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Wednesday, Dec 04, 2013 - 135 days ago Nibbles | Food & drink

Zuni Cafe Chef Judy Rodgers dead at 57

Culinary world loses two top chefs in less than a month

By Michael A. Gardiner
JudyRodgers Judy Rodgers

On Dec. 3, a culinary world still reeling from the loss of Charlie Trotter less than a month ago learned that Judy Rodgers was gone, too. It's been a bad month to be a legendary chef.

Rodgers, the chef and co-owner of San Francisco’s iconic Zuni Café, has been one of the pillars of California Cuisine, bringing to it a grounded, unfussy simplicity and focus on deep flavors. The roots of her vision lay in three extended trips to Europe. On her first trip at 16,  by pure happenstance she lived in the home of the Troisgros brothers (chef owners at Les Frères Troisgrois, now known as Maison Troisgros).  After graduating from Stanford in Art History she went to work for Alice Waters at Chez Panisse—a natural fit if there ever was one.

The signature dish for Rodgers and Zuni Café—since Rodgers’ took over the kitchen in 1987—is the legendary roasted chicken for two with warm Tuscan-style bread salad. Salty, fatty, crunchy and profoundly addictive, this dish is a classic that will live far beyond the days of its creator at a time when dishes rarely ever get the opportunity to reach “classic” status. 

While it's vaguely disturbing to summarize the work of a chef in a single dish, so much of Rodgers’ genius is evident in this one. It's a classic example of her ability to apply the essence of French cooking to American comfort classics. At its core is Rodgers’ brilliant use of salt. Just about every piece of beef, lamb, fish or poultry that comes into the kitchen at Zuni Café immediately receives a light dusting of salt before being set aside for as long as several days to "cure."  As Rodgers said more than once, “If I can't pre-salt, I can't get the right flavor." The chicken was no exception.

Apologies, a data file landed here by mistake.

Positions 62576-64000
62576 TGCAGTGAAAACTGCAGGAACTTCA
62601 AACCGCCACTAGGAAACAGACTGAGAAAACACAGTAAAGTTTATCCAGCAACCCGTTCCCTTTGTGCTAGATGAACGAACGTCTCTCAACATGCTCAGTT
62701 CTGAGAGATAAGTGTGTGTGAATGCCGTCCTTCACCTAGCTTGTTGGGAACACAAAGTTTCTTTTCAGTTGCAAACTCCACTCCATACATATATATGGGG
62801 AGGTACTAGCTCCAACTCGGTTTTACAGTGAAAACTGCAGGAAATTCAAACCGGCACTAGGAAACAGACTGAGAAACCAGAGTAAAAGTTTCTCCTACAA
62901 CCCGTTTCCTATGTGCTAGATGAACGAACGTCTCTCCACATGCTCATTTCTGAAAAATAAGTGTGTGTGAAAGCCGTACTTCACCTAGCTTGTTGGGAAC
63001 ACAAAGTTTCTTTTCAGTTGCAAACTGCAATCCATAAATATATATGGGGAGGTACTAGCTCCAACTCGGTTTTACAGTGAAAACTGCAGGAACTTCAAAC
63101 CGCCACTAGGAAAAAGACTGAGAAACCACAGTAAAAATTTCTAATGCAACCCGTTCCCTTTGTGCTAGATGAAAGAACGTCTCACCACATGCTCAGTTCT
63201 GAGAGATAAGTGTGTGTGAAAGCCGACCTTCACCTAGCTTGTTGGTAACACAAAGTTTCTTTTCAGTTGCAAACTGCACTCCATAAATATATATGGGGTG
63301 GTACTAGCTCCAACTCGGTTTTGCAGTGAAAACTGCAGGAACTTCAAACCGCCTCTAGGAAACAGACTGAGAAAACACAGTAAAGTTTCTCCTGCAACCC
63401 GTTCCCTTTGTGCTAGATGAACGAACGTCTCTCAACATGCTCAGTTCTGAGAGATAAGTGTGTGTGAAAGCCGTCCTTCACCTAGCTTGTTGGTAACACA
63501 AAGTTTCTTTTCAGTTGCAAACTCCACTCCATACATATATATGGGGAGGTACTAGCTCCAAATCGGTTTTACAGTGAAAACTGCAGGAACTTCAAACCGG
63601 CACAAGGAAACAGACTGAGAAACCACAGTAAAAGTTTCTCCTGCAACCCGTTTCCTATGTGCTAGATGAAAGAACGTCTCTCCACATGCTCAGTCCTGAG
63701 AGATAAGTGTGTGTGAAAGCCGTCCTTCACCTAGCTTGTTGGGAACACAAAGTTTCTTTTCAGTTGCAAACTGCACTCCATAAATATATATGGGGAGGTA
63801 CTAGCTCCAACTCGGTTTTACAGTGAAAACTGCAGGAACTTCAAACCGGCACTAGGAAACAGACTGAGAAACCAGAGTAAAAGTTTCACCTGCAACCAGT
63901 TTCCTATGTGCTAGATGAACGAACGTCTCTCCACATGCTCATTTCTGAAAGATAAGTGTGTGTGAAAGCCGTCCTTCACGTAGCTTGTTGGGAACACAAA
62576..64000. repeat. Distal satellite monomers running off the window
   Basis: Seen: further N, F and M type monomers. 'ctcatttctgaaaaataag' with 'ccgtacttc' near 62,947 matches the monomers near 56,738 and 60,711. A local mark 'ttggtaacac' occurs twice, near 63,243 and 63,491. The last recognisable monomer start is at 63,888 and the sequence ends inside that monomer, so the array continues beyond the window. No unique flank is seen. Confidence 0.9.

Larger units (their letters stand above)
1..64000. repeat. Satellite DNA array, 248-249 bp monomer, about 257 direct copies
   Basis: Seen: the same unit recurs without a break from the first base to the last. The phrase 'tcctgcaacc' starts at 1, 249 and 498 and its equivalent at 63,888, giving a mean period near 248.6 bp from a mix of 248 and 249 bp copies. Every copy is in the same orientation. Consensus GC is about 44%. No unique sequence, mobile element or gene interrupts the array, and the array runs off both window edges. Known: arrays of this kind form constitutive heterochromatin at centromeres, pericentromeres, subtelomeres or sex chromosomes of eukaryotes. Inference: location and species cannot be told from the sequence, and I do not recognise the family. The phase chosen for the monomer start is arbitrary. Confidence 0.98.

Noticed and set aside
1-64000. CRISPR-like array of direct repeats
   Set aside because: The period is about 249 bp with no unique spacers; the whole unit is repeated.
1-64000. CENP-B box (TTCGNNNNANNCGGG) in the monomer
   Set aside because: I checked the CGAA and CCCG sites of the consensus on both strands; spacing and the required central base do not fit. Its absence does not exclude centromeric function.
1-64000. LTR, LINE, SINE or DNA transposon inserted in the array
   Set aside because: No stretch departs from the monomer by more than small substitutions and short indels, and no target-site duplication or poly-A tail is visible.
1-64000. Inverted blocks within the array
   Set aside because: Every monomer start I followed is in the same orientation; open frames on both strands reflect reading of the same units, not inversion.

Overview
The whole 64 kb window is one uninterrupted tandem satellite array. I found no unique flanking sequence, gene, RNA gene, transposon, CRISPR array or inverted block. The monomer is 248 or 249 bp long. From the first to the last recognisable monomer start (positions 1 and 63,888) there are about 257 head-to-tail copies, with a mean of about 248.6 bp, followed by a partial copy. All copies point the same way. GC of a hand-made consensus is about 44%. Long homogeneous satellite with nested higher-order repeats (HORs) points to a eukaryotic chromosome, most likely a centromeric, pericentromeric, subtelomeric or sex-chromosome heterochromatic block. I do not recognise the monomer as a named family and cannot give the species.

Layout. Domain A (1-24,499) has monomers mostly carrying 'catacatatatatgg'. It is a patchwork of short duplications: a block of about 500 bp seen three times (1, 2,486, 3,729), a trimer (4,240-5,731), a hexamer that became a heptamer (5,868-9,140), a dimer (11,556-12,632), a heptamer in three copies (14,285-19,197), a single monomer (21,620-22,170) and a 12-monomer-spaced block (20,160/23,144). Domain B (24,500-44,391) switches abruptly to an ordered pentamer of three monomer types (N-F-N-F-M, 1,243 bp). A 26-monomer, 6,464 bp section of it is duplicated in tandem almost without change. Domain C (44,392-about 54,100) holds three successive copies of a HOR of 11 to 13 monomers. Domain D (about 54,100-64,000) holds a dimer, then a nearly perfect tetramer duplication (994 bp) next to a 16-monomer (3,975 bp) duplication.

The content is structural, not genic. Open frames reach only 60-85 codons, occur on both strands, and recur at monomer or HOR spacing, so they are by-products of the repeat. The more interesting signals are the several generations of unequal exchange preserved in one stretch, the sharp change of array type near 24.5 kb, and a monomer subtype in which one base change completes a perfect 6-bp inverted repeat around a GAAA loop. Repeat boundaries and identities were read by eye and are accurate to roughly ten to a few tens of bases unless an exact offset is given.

Where Charlie Trotter dazzled, Judy Rodgers was a different breed altogether. The food at Zuni Café was all about wonderful ingredients treated in such a way as to coax out of them more flavor than anyone might have thought possible. Her cooking changed the way you looked at the potential of food—you might have thought you knew what a chicken tasted like, but Rodgers taught you otherwise.

And, like Trotter, much of this teaching happened through her best-selling cookbook The Zuni Cafe Cookbook: A Compendium of Recipes and Cooking Lessons from San Francisco's Beloved Restaurant. The book won the James Beard Award for Cooking from a Professional Point of View as well as Cookbook of the Year in 2003.

In the introduction to book, Rodgers wrote:

I cannot make a dish without trying to conjure where it came from, and where I first had it, or read about it, or who made it, or taught me to make it. And who grew the vegetables, raised the chickens, or made the cheese, and where. In this way, the simplest dish can recall a community of ideas and people...I have written this book for those who wish to linger at time over details in that continuum of ideas, and who consider cooking a labor of love. Indeed, food itself is only part of the seduction of cooking.

Among the many honors Rodgers earned was the 2004 James Beard Award for Outstanding Chef. Chefs she beat out for the award included Mario Batali, Tom Colicchio, Alfred Portale and Nobu Matsuhisa. 

But Rodgers’ real legacy lies in the fact that she merged a distinctly European artisanal sensibility with the farm-to-table ethos of Alice Waters’ vision of California Cuisine. It's a legacy that was transmitted in every introduction and every recipe in her cookbook and one delivered in every dish at Zuni Café.  

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